Taking action in Ohio for healthy kids. Photo credit: Joe Barbaree
I was recently invited to give a presentation at the 2nd annual Ohio Farm to School Conference. Conference organizers asked me to address the future of farm to school: where did we want to be in ten years?
By chance I’d asked a similar question of colleagues at Portland Public Schools a decade earlier. At the time, we were just starting to incorporate more local and regional products into the cafeteria and we thought a creative writing exercise would help us crystallize our goals and focus our work. Read more »
Tiger swallowtail on phlox. The Wayne National Forest People’s Garden includes a native prairie, shade and several pollinator gardens. (U.S. Forest Service photo)
Next time you’re in the Midwest and thinking of hiking, all-terrain vehicle riding, mountain biking or horseback riding, visit the Wayne National Forest in the hills of southeastern Ohio. It’s there you’ll find more than 300 miles of trails to do those things and much more. Read more »
As the USDA Rural Development State Director for Oregon, I’m aware of the significant economic benefits our programs have produced in partnership with rural communities, residents and businesses in every corner of my state. As I drove across the country during my recent vacation, I was curious to also see how visible the Agency’s support for place-appropriate, locally led efforts would be on my route from Oregon to Virginia. Knowing what to look for, I could easily identify the signs of rural economic and community development—even from my limited dashboard viewpoint—as I drove a transect path across the USDA Rural Development nationwide service area. Rural America accounts for 75 percent of the Nation’s land area, and that is where we work. Across the rural landscape, it is difficult, if not impossible, to find a community that hasn’t benefitted in some way from our support for affordable housing, business development, essential infrastructure, community facilities and clean, efficient energy. Read more »
President Barack Obama and Agriculture Secretary Tom Vilsack visited the McIntosh family farm in Missouri Valley, Iowa, on Monday, August 13, 2012 to view the drought stricken crops. The federal government has already taken some steps to ease farmers whose crops are growing poorly this summer, and the administration plans to spend close to $200 million on livestock, officials announced earlier in the day. The Department of Defense is encouraging vendors to buy meat to ease the crisis. USDA photo by Dave Kosling.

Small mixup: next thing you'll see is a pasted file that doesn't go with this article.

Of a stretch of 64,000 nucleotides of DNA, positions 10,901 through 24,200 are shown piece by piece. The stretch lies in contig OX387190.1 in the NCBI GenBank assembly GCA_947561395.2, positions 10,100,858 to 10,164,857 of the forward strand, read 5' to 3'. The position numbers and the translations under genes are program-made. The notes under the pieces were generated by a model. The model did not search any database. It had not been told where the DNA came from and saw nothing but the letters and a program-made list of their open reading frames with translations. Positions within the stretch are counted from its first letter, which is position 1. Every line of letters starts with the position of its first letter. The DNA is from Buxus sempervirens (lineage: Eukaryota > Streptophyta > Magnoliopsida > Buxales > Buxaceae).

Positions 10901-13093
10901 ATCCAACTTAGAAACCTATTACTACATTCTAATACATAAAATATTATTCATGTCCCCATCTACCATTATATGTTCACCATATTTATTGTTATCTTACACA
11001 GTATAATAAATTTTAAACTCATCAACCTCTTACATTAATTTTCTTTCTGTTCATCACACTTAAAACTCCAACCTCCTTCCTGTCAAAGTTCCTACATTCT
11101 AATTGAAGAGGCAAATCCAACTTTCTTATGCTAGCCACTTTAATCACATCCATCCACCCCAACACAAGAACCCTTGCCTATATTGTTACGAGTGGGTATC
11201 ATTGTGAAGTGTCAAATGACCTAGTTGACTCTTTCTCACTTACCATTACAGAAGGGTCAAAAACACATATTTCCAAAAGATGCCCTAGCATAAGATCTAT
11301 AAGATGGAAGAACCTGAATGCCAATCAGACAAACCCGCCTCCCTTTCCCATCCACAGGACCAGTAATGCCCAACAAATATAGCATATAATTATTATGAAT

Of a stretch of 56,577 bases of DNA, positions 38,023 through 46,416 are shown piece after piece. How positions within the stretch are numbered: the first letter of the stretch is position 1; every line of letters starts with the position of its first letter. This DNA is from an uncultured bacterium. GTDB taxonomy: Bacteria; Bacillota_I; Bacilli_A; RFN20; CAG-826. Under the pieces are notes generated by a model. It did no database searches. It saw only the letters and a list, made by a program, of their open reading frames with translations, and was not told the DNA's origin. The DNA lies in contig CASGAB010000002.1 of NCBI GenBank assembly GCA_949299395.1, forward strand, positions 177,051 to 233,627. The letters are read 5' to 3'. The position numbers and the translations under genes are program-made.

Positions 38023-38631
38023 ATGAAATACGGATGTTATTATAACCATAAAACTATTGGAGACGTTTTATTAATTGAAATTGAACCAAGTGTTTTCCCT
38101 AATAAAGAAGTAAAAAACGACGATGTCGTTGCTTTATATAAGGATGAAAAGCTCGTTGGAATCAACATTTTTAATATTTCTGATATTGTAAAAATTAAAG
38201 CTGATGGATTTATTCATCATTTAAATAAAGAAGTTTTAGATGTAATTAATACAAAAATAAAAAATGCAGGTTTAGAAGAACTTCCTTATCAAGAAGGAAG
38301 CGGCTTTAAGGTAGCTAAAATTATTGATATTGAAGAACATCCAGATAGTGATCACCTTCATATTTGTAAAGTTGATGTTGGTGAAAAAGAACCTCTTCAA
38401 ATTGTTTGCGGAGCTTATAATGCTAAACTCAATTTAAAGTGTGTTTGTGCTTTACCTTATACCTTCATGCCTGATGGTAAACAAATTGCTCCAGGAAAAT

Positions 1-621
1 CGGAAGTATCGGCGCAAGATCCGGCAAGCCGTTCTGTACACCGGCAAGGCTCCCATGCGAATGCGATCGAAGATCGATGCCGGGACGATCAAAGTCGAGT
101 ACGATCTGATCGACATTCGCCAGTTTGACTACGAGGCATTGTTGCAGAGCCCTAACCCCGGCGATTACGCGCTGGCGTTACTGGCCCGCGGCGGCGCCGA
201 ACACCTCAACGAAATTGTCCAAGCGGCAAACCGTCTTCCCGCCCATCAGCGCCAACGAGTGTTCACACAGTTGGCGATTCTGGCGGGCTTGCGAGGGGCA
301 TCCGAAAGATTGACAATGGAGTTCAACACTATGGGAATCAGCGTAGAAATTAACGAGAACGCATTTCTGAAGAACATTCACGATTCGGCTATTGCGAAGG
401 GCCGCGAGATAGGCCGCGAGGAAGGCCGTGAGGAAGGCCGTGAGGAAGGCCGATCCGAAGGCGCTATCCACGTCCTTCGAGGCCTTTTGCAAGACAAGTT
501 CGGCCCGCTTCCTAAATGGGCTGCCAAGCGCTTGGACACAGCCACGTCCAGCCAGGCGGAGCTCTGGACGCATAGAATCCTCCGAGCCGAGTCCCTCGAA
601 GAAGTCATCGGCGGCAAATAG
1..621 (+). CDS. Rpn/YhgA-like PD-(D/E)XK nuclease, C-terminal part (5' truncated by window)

USDA and other federal agencies continue to work to address the long term effects of last summer’s historic drought.
In the wake of a series of regional drought conferences with farmers, ranchers, business owners and other stakeholders, USDA is entering into a memorandum of understanding with the Department of Commerce, including the National Oceanic and Atmospheric Administration (NOAA), to improve sharing of data and expertise, monitoring networks, and drought forecasting efforts. The MOU is a direct outcome of the regional conferences. Read more »
Farmer Doug Goyings examines the drought-damaged corn on his farm in Paulding County, OH on Tuesday, July 17, 2012. USDA photo by Christina Reed.
The 2012 drought dried up more than just crops. For many U.S. farmers, it also dried up savings, material resources, and perhaps saddest of all, hope.
“The drought of course impacted our crop yields tremendously,” said veteran Ohio dairy farmer Leon Weaver. “Corn yields were about 50 percent of normal. Dairymen are exiting this business in droves.”
But for Weaver and nearly one hundred other Ohio, Michigan and Indiana farmers who gathered recently in rural Henry County, Ohio, hope was a commodity worth trading as they shared, in roundtable fashion, their ideas on how to access resources and rise from the dust. Read more »
At The Wilds, visitors learn about conservation education and creating healthy landscapes. (Photo courtesy Shannon Wise, The Wilds)
One of the world’s largest wildlife conservation centers, The Wilds, is nestled among the rolling hills of southeastern Ohio’s Muskingum County. Uniquely, the safari park and conservation center is located on top of 14 square miles of reclaimed surface mined lands.
It’s on this reclaimed landscape that USDA’s Natural Resources Conservation Service (NRCS) and The Wilds have partnered together on a grasslands prairie project through a 3-year Conservation Innovation Grant (CIG). Read more »